On the Importance of Making Things

May 23 2013

I am a procrastinator. True to style, I've left this to last minute (won't be pulling an all-nighter for the Listserve, so this has to be sent off before bed-time, no exceptions) and haven't spent much time on what to talk about, or why I should.

It's going to be easiest if I pick something fresh in my head. And since I procrastinated to get here... procrastination it is. Yesterday I had an argument (neither of us angry, so maybe 'argument' isn't the right word) with my partner-in-crime, about my lack of follow-through on things that interest me. He thinks I could do more with the things I know, and he hates seeing me do things he sees as a waste of time. I think he's got a point, but I also partially disagree.

There are a lot of things I like. I love to learn, even if that learning never goes further than being useful when it's pub trivia night. I put into practice some of the things I've learned, but most of it just sits there in my head.

His point (I think) is that I should put my interests into practice more, because I have it all there so I shouldn't waste it. Make stuff, write things, become better at things that are right now more like abstract interests than actual skills, so I can make more things.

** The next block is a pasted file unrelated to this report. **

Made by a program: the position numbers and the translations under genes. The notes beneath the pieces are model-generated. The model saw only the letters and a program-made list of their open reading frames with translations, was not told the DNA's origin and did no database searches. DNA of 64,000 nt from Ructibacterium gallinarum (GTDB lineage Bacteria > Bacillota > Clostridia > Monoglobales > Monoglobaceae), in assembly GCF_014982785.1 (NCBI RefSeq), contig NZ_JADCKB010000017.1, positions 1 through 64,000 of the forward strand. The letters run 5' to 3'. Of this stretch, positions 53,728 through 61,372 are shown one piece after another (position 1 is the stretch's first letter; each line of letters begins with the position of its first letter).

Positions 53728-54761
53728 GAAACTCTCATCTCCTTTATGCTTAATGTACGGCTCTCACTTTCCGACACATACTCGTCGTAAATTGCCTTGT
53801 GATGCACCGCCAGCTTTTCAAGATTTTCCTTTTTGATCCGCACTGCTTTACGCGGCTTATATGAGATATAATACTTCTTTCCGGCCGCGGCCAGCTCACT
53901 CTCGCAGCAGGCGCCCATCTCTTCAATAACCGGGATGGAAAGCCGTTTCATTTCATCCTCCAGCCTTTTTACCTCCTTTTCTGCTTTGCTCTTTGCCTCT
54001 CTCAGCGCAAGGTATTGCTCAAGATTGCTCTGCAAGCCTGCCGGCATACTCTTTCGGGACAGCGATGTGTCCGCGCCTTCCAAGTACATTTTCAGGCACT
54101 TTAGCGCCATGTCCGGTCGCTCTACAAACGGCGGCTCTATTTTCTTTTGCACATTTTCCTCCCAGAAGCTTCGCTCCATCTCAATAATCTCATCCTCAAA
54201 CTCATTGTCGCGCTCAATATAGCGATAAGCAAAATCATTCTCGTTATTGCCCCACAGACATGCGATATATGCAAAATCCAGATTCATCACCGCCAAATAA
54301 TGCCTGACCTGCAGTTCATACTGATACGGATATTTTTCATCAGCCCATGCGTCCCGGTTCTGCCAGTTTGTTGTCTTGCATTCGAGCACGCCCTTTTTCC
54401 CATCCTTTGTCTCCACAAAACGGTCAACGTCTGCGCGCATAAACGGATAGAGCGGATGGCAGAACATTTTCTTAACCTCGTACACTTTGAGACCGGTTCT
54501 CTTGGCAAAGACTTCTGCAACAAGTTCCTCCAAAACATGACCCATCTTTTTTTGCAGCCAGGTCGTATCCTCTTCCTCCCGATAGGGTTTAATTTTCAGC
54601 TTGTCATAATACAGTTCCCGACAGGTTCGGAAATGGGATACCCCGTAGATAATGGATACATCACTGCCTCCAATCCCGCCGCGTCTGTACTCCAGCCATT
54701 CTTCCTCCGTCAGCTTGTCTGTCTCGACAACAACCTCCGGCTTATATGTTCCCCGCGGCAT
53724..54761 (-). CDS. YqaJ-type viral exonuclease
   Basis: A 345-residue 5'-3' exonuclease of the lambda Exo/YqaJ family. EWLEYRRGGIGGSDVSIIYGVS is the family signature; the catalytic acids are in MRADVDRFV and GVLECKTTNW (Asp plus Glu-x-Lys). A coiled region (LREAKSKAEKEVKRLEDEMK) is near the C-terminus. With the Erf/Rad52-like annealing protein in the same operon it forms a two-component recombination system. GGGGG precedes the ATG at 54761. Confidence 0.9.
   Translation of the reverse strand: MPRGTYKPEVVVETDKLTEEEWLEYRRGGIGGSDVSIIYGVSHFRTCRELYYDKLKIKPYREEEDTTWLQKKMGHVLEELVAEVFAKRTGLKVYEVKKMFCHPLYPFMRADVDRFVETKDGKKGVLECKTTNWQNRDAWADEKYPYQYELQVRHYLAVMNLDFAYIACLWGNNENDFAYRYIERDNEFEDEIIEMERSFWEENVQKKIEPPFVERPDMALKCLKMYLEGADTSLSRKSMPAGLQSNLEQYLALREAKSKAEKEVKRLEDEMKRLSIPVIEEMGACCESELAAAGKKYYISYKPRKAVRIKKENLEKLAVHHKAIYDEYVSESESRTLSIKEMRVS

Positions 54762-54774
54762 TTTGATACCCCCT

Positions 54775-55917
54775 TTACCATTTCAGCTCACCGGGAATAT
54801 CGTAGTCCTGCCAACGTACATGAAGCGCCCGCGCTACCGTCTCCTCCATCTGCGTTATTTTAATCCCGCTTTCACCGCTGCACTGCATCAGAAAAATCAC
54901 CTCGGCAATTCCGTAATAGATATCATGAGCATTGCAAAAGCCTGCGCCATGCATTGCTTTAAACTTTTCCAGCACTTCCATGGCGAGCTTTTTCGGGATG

It is disheartening to think about how little I give back to the people who've taught me things. The internet is perfect for people like me: I can learn whatever I want, because other people have done the work to put it out there. I wonder how many people actually contribute actively to the internet, excluding Facebook and blogging. Surely there's not all that many people, proportionately, creating and contributing to the giant crazy online world the rest of us get to enjoy. More watchers than makers. Perhaps it's always been that way.

Back to the argument ('discussion'?). He's a consummate maker, and it suits him. I don't know many people who DO as much creatively as he does. I'm not sure I'll ever keep up, and I think that's ok. With that said, I definitely should do less of the putting-stuff-off, and more of the 'doing'. But I'd like to extend his definition of 'making stuff that's worthwhile' beyond just unique creations. I reckon it should also count if you can plan a great party, or have a well-kept garden, or can name all the moons of Jupiter. The things I like to read about feed into making me myself, which feeds through into everything else I do.

What do you think? How much do you 'output'? Is it enough to just learn? I'd like to know what you think, even if it's that I'm being wanky and dull and should stop rambling. Which I'll do now, in any case. Thanks for listening!

Melbourne, Australia
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